In this week’s instalment of our regular series focusing on all the latest happenings in the world of watches, The Wind Up, we have some absolute beauties to show you. Pieces from the likes of TAG Heuer and Vacheron Constantin, along with some pre-SIHH 2019 releases from HYT and IWC. So, as always Man of Many aficionados, sit back, relax and enjoy!
TAG Heuer Carrera Carbon Tourbillon Phantom
The first of two pieces from TAG Heuer to feature on this week’s Wind Up round-up is the Carrera Carbon Tourbillon Phantom. Made in a limited-run of only 500-pieces, the Carrera Carbon Tourbillon Phantom is a beautifully presented machine consisting of blacks, greys and whole lot of leather. The marquee of being named “Phantom” means there’s certainly going to be some kind of darkness about it, and the Carrera Carbon Tourbillon Phantom oozes feelings of menacing stature and allure. Priced considerably high at $28,250AUD, the Carrera Carbon Tourbillon Phantom is as dramatic as it is appealing.
Tag Heuer Carrera Carbon
A step down from the mechanical mastery of the Carrera Carbon Tourbillon Phantom, the Carrera Carbon is still every bit as appealing as its more complex brother. Available in two variations, one with a rose-gold aesthetic which costs $12,750AUD, while the blue version costs $10,100AUD. I’d push for the gold version if I were you. I think it has a lot more presence and will look far more impressive on the wrist. The blue version does have its pros, though. Low-key and fairly inconspicuous, it’s unlikely that it’d draw the eyes of some less than favourable folks out and about. The rose-gold version is limited to 350-pieces, while the blue model is limited to 750-pieces. Very cool stuff.
Vacheron Constantin Les Cabinotiers Mécaniques Sauvages
First, Vacheron Constantin’s renowned Les Cabinotiers department created the Reference 5720, also known as the world’s most complicated timepiece. Now, they’ve released their next set of awe-inspiring works of art. The Mécaniques Sauvages is a bespoke collection from Vacheron inspired by animals. For example, take the insanely beautiful Les Cabinotiers Calibre 2755 Eagle. This wonderous masterpiece features an eagle engraved into the sides of the 18k pink gold case. Or take the Les Cabinotiers Grisaille Rhinoceros, which features an enamel dial with an image of the majestic rhinoceros. Then there’s the Les Cabinotiers Mysterious Animals Monkey which actually features a calendar within the hand engraved 19k yellow gold dial, rendering a monkey doing its thing in the jungle. And finally, we have the Les Cabinotiers Mécaniques Sauvages Armillary Tourbillon Snake. Now, where did I leave my cheque book?
HYT H20 “Time Is Fluid”
Here is a superb pre-SIHH 2019 release from what I consider one of the most forward-thinking watchmakers around, the H20 “Time Is Fluid”. Pioneers of fluid mechanics, HYT have utilised this phenomenal technology to create a dramatic spectacle of time recording and time telling. A disconcerting feature of the H20 “Time Is Fluid” is the thickness of the piece, but when you take into consideration just how much tech lies in the watch, you’d be hard-pressed to think negatively about it at all. Available in two versions: one in 18k yellow-gold, and the other in stainless-steel, the HYT “Time Is Fluid” is less of a watch and more of an engineering and architectural work of art.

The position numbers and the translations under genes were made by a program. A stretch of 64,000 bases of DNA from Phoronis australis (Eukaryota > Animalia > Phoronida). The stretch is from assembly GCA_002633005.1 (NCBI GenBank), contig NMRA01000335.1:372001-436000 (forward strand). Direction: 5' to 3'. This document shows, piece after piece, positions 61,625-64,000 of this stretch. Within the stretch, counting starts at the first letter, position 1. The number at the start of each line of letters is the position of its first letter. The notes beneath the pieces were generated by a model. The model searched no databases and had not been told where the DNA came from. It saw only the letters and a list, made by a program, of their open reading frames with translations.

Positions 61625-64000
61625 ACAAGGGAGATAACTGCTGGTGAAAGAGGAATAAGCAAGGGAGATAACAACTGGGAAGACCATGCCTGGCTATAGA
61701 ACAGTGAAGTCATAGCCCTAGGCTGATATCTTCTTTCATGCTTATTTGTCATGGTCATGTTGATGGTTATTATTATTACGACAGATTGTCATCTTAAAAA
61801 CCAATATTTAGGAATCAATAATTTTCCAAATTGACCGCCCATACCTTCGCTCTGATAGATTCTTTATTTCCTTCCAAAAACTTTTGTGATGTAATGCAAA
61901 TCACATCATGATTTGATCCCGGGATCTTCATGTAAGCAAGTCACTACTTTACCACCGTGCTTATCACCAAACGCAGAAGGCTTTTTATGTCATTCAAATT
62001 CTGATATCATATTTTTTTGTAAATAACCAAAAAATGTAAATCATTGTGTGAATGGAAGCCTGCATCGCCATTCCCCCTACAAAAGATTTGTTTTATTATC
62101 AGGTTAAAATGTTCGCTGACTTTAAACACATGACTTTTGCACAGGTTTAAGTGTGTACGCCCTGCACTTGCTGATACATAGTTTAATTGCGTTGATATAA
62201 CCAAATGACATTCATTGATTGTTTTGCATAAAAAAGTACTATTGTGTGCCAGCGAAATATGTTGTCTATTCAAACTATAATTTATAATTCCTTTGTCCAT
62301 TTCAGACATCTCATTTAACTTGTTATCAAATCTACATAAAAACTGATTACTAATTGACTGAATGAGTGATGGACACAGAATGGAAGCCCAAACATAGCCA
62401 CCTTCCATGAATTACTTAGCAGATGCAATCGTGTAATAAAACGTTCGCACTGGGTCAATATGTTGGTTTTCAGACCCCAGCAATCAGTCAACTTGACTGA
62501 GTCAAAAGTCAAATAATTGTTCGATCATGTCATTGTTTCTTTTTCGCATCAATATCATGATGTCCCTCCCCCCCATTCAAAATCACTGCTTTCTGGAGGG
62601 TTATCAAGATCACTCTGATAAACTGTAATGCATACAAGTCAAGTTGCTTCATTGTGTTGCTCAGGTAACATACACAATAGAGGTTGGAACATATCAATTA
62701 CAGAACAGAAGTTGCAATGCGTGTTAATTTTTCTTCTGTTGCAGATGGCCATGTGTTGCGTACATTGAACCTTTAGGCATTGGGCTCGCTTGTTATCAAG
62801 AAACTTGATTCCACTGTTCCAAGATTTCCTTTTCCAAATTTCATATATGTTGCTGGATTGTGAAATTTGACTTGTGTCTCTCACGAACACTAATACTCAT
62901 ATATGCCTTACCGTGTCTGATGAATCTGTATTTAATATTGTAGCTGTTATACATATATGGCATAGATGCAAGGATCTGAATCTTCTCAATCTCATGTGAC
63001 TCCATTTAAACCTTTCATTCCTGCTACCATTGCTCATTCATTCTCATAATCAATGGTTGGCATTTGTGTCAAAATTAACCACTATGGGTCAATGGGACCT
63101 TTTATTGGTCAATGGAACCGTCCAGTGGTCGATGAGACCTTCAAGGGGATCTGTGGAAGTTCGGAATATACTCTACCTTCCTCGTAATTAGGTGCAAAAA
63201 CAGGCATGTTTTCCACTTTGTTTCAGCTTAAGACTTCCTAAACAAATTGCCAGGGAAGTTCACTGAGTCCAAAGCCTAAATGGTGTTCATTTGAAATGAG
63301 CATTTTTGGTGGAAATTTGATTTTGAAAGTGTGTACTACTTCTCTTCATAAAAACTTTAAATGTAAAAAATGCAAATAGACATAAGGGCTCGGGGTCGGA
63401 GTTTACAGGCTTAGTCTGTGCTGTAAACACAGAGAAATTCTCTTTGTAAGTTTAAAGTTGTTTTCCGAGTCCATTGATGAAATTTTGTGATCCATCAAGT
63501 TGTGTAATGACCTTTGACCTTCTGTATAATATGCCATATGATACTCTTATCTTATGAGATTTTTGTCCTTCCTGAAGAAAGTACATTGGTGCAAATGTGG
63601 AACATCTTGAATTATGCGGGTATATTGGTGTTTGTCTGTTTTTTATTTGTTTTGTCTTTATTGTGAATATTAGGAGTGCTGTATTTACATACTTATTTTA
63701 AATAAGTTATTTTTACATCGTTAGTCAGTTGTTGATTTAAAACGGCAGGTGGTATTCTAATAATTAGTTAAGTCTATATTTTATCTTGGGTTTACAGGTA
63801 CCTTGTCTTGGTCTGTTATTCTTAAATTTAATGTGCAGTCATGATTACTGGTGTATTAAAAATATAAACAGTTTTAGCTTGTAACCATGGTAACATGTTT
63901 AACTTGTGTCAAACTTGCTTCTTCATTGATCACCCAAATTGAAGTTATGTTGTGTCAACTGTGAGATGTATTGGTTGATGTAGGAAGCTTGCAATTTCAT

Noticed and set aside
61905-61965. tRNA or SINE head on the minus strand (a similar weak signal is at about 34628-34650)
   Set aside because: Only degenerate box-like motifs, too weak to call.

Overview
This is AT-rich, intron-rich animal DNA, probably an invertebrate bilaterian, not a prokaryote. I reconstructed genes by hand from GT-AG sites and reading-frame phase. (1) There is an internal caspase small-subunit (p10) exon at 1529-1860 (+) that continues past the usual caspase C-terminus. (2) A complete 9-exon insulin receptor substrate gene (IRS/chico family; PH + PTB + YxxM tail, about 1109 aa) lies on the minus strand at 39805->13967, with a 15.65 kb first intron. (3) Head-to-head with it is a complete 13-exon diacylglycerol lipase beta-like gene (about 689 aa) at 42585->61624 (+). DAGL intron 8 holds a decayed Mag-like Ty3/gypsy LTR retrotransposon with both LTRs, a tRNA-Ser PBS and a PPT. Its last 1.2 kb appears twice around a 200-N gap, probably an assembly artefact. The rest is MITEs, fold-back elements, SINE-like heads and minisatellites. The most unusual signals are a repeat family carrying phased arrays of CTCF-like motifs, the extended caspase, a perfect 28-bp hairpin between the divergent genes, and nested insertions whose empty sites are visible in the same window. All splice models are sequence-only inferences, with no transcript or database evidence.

IWC Pilot’s Watch Chronograph Spitfire Bronze
Another pre-SIHH 2019 release, except this time it’s from one of watchmaking’s most well-known brands, IWC. Bronze is the new black, so they say. And, as such, IWC have been quick to capitalise on this bucking market trend. The Pilot’s Watch Chronograph Spitfire Bronze combines stunning good looks with a manufacture movement. Yep, you read that right. For just AUD $9,500 (subject to change), you’re getting a full bronze case with an in-house movement. Bang for your buck? Hell yeah. The Pilot’s Watch Chronograph Spitfire Bronze is the quintessential IWC Pilot’s watch. It combines an absurd amount of functionality with as aesthetic that is extremely difficult to fault. One may lay claim to the closed titanium caseback as being a let-down (in that you can’t actually see the in-house movement), but aside from that, ladies and gentlemen, I think IWC have a winner on their hands. Hot property. You heard it here first.
Roger Dubuis Excalibur Huracàn Performante
Continuing on with their successful partnership with Lamborghini and in preparation for next year’s SIHH, Roger Dubuis have released some information regarding their latest project: the Excalibur Huracàn Performante. Showcased to reflect the insane but ultra-precise nature of the Huracàn, the Excalibur Huracàn Performante is as brilliant as it is modern. The Excalibur Huracàn Performante’s design oozes everything that we’ve come to know and love from Lamborghini. Sudden and sharp lines. Geometrical shapes. Lots and lots of details. And a unique colour scheme that almost mimics that of the Huracàn’s. Powering the Excalibur Huracàn Performante is a brand new RD630 movement, featuring a 12-degree inclined balance wheel. This watch screams performance, and it’s a symbol of the progressive thinking that Roger Dubuis have employed so well since its inception.
If you enjoyed The Wind Up and would like to continue reading about watches, you can head on over to my blog, Haulogerie, where I delve a bit deeper into the wonderful world of watches.